German shepherd helping Knoxville rehab patients now needs help

German shepherd helping Knoxville rehab patients now needs help

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The gentle German shepherd called "Ransom" is thinner and not as energetic these days compared to our first meeting. The gentle German shepherd called "Ransom" is thinner and not as energetic these days compared to our first meeting.
Ransom has been a regular and welcome visitor at Patricia Neal Rehab Center for the past year and a half, but his owner, Knoxville police officer Jason Artymovich, had to cut back those visits when he recently noticed something wasn't quite right. Ransom has been a regular and welcome visitor at Patricia Neal Rehab Center for the past year and a half, but his owner, Knoxville police officer Jason Artymovich, had to cut back those visits when he recently noticed something wasn't quite right.
"His white blood count was extremely high, high platelet level was really low. They did X-rays on his spine. It showed three spots on his spine," Jason Artymovich said. "His white blood count was extremely high, high platelet level was really low. They did X-rays on his spine. It showed three spots on his spine," Jason Artymovich said.
By LORI TUCKER
6 News Anchor/Reporter

KNOXVILLE (WATE) - A special service dog we introduced you to late last year is now in need of some help. He's battling a mysterious illness that is making him too tired to do what he does best: make people in the hospital smile.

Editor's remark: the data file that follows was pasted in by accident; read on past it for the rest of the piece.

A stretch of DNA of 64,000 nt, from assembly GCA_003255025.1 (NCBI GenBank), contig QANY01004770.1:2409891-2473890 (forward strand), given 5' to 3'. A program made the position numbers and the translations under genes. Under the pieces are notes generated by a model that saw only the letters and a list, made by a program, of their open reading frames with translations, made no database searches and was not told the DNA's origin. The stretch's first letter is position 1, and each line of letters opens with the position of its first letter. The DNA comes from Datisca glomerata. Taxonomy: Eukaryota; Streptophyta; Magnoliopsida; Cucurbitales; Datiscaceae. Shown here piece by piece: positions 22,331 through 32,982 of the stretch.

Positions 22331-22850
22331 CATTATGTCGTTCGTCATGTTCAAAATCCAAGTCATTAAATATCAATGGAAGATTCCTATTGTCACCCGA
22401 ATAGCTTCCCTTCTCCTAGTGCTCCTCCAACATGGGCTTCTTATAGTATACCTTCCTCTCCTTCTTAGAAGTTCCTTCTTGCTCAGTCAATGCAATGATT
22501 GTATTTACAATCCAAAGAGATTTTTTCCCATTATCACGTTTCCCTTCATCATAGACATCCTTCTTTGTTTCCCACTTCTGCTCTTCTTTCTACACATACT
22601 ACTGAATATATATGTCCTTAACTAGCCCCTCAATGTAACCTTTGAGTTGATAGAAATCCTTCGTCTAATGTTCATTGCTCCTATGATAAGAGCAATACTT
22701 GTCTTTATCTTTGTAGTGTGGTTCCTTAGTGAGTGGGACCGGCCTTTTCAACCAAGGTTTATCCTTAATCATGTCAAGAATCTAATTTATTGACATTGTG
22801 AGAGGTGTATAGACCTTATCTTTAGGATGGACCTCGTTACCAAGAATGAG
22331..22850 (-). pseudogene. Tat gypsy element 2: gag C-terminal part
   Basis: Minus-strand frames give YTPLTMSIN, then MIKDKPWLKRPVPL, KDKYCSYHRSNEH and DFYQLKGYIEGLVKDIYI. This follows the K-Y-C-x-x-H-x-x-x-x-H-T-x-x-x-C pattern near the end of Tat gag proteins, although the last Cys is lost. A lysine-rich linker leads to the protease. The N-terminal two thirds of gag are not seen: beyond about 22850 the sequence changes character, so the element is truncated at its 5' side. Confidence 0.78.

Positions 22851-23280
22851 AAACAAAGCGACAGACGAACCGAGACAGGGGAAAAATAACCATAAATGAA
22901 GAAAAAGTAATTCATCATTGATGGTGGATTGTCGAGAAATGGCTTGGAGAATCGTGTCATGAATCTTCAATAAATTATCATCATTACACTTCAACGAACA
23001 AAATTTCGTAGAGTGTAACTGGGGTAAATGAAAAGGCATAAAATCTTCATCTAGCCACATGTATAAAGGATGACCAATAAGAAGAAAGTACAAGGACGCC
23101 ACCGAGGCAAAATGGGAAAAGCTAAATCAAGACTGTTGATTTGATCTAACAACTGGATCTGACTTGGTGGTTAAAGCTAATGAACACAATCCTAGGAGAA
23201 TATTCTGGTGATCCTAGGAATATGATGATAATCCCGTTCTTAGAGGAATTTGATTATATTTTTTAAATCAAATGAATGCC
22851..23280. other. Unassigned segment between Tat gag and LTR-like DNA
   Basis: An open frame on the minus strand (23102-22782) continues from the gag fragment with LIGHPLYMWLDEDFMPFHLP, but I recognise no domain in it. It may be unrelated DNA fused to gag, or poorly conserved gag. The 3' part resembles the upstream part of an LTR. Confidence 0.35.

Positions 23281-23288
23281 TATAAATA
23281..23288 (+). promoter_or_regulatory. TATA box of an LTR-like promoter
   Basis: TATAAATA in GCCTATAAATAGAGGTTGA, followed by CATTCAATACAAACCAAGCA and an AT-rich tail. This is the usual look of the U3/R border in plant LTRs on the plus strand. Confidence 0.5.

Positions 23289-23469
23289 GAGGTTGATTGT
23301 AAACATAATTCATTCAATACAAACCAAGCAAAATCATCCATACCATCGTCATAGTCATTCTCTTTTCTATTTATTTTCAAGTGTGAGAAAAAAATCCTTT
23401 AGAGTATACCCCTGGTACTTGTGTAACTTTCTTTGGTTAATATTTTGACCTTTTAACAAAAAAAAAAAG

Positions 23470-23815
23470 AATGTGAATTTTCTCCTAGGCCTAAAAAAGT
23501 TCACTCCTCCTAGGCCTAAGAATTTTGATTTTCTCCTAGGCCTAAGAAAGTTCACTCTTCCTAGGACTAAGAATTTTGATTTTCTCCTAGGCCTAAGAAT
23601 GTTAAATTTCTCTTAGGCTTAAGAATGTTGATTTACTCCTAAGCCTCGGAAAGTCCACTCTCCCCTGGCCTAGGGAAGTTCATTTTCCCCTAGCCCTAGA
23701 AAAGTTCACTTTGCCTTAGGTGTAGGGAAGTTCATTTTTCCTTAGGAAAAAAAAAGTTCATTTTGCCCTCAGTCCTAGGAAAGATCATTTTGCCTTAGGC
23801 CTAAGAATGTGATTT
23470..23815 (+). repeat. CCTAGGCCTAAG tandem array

The gentle German shepherd called "Ransom" is thinner and not as energetic these days compared to our first meeting.

Previous story: German Shepherd helps Knoxville rehab patients


Ransom was part of a small miracle then, credited for getting stroke patient Anna to speak in complete sentences for the first time in a long time.

"It's incredible. It means healing. He means smiling when they haven't smiled in weeks, sometimes months," said Ashley Hamilton, a recreational therapist with Patricia Neal.

Ransom has been a regular and welcome visitor at Patricia Neal Rehab Center for the past year and a half, but his owner, Knoxville police officer Jason Artymovich, had to cut back those visits when he recently noticed something wasn't quite right. Ransom starting whining when anyone touched him.

Artymovich took Ransom for tests, with troubling results.

"His white blood count was extremely high, high platelet level was really low. They did X-rays on his spine. It showed three spots on his spine," he said.

Now Artymovich is getting ready to have more extensive testing done on his pet.

It's not only the patients, but staff at the rehab center who have grown so fond of Ransom, but no one is as worried about Ransom as his owner, the young officer who shares his pet with others on his own time, expecting nothing in return.

"He's everything," said Officer Artymovich. "I don't have family down here, so he's everything."

Therapists have collected donations for Ransom's medical tests.

If you'd like to help, you can donate directly by getting in touch with:

Central Veterinary Hospital
1212 W. Clinch Avenue
Knoxville, TN  37916
(865) 525-1167

Be sure to tell them you're donating for Ransom's medical care.

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